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Lopez v. Yale


August 3, 2008


The opinion of the court was delivered by: Dennis L. Beck United States Magistrate Judge


(Doc. 265)


(Doc. 267)


(Doc. 268)

Plaintiff is a state prisoner proceeding pro se and in forma pauperis in this civil rights action pursuant to 42 U.S.C. § 1983. This action is proceeding on Plaintiff's Eighth Amendment claim against defendant Yale ("defendant").

Jury trial was completed in this matter on June 23, 2008 with the jury unable to reach a verdict. On July 7, 2008, plaintiff filed a motion to amend his complaint, a request for a copy of the trial transcript at government expense, a motion to withdraw his consent to magistrate judge jurisdiction, and a motion for appointment of counsel. (Docs. 265, 267, 268). On July 25, 2008, a Scheduling Conference was held in this action, and plaintiff's motions were heard. The court now issues the instant order.

Motion to Amend Complaint

On July 7, 2008, plaintiff moved to amend his complaint, to include additional facts to support his Eighth Amendment claim against defendant.

Under Rule 15(a) of the Federal Rules of Civil Procedure, a party may amend the party's pleading once as a matter of course at any time before a responsive pleading is served. Otherwise, a party may amend only by leave of the court or by written consent of the adverse party, and leave shall be freely given when justice so requires. Fed. R. Civ. P. 15(a). In this case, a responsive pleading has been served. Therefore, plaintiff may not file a third amended complaint without leave of court.

"Rule 15(a) is very liberal and leave to amend 'shall be freely given when justice so requires.'" AmerisourceBergen Corp. v. Dialysis West, Inc., 445 F.3d 1132, 1136 (9th Cir. 2006) (quoting Fed. R. Civ. P. 15(a)). However, courts "need not grant leave to amend where the amendment: (1) prejudices the opposing party; (2) is sought in bad faith; (3) produces an undue delay in the litigation; or (4) is futile." Id. The factor of "'[u]ndue delay by itself . . . is insufficient to justify denying a motion to amend.'" Owens v. Kaiser Foundation Health Plan, Inc., 244 F.3d 708, 712,13 (9th Cir. 2001) (quoting Bowles v. Reade, 198 F.3d 752, 757-58 (9th Cir. 1999)).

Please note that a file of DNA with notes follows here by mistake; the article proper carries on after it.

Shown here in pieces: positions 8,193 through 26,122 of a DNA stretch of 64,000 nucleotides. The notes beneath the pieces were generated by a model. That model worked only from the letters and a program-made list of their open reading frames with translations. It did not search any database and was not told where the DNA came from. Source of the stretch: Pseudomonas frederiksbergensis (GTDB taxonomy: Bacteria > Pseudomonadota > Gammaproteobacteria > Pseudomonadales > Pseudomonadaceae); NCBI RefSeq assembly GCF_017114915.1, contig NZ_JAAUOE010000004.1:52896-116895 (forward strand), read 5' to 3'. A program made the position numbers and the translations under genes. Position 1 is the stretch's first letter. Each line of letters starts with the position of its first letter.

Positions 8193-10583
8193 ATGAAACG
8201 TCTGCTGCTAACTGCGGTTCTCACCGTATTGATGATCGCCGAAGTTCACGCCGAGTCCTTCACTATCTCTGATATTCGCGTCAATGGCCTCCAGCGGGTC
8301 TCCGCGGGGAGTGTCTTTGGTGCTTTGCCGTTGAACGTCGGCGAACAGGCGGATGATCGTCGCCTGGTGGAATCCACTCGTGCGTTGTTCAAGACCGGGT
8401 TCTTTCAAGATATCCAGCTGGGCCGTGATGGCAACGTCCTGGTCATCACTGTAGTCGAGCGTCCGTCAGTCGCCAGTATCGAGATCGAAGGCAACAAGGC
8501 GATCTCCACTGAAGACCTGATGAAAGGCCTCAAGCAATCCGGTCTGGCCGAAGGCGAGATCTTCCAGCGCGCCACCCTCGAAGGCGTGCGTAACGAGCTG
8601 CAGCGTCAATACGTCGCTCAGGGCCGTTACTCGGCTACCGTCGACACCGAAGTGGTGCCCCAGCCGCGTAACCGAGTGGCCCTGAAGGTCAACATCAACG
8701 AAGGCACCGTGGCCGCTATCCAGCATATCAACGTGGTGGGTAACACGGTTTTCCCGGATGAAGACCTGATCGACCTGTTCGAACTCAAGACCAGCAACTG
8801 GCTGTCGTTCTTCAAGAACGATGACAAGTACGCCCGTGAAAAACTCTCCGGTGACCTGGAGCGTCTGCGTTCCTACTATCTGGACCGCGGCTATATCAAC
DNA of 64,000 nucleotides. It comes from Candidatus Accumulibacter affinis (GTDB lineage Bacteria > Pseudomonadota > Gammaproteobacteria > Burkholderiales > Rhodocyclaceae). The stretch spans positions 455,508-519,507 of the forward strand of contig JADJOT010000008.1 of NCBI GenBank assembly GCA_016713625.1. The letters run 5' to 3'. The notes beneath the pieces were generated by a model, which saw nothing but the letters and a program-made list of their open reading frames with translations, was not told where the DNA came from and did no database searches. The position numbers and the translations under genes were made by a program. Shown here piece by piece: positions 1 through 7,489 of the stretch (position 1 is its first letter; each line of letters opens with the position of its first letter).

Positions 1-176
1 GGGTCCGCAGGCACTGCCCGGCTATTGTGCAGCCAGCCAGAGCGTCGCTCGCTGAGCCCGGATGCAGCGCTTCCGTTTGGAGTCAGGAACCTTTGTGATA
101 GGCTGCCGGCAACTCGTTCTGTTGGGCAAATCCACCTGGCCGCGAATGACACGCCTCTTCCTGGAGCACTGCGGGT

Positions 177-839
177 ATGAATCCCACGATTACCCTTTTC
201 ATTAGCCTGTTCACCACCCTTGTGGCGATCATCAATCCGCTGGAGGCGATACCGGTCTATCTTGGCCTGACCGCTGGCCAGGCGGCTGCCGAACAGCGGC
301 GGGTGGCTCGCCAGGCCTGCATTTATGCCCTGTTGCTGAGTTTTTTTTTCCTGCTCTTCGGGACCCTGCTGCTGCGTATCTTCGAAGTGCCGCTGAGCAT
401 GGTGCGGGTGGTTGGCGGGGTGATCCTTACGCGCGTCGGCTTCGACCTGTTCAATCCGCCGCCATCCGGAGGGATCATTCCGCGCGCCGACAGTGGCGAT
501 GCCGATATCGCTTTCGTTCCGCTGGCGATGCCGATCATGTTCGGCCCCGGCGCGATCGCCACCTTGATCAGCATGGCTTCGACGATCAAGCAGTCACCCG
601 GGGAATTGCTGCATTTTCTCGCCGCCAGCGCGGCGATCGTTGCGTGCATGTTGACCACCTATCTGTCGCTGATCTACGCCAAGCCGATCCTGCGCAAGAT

In the instant case, the court finds that justice does not require granting plaintiff's motion to amend, particularly at this late stage of the proceedings. Rule 8(a) of the Federal Rules of Civil Procedure calls only for a "short and plain statement of the claim showing that the pleader is entitled to relief." Rule 8(a) expresses the principle of notice-pleading, whereby the pleader need only give the opposing party fair notice of a claim. Conley v. Gibson, 355 U.S. 41, 45-46 (1957). Rule 8(a) does not require an elaborate recitation of every fact a plaintiff may ultimately rely upon at trial, but only a statement sufficient to "give the defendant fair notice of what the plaintiff's claim is and the grounds upon which it rests." Id. at 47. Plaintiff acknowledges that his claims and theories will not change even if his motion to amend is granted. (Doc. 165, p.3) It is unnecessary for plaintiff to outline every fact in support of his case. Plaintiff's motion for leave to amend is denied.

Motion for Trial Transcript at Government Expense

Plaintiff has also requested a copy of the trial transcript at government expense in order to prepare for re-trial. 28 U.S.C. § 1915(c) defines the limited circumstances under which the court can direct the government to pay for transcripts for a litigant proceeding in forma pauperis:

(c) Upon the filing of an affidavit in accordance with subsections (a) and (b) and the prepayment of any partial filing fee as may be required under subsection (b), the court may direct payment by the United States of the expenses of (1) printing the record on appeal in any civil or criminal case, if such printing is required by the appellate court; (2) preparing a transcript of proceedings before a United States magistrate judge in any civil or criminal case, if such transcript is required by the district court, in the case of proceedings conducted under section 636(b) of this title or under section 3401(b) of title 18, United States Code; and (3) printing the record on appeal if such printing is required by the appellate court, in the case of proceedings conducted pursuant to section 636(c) of this title. Such expenses shall be paid when authorized by the Director of the Administrative Office of the United States Courts.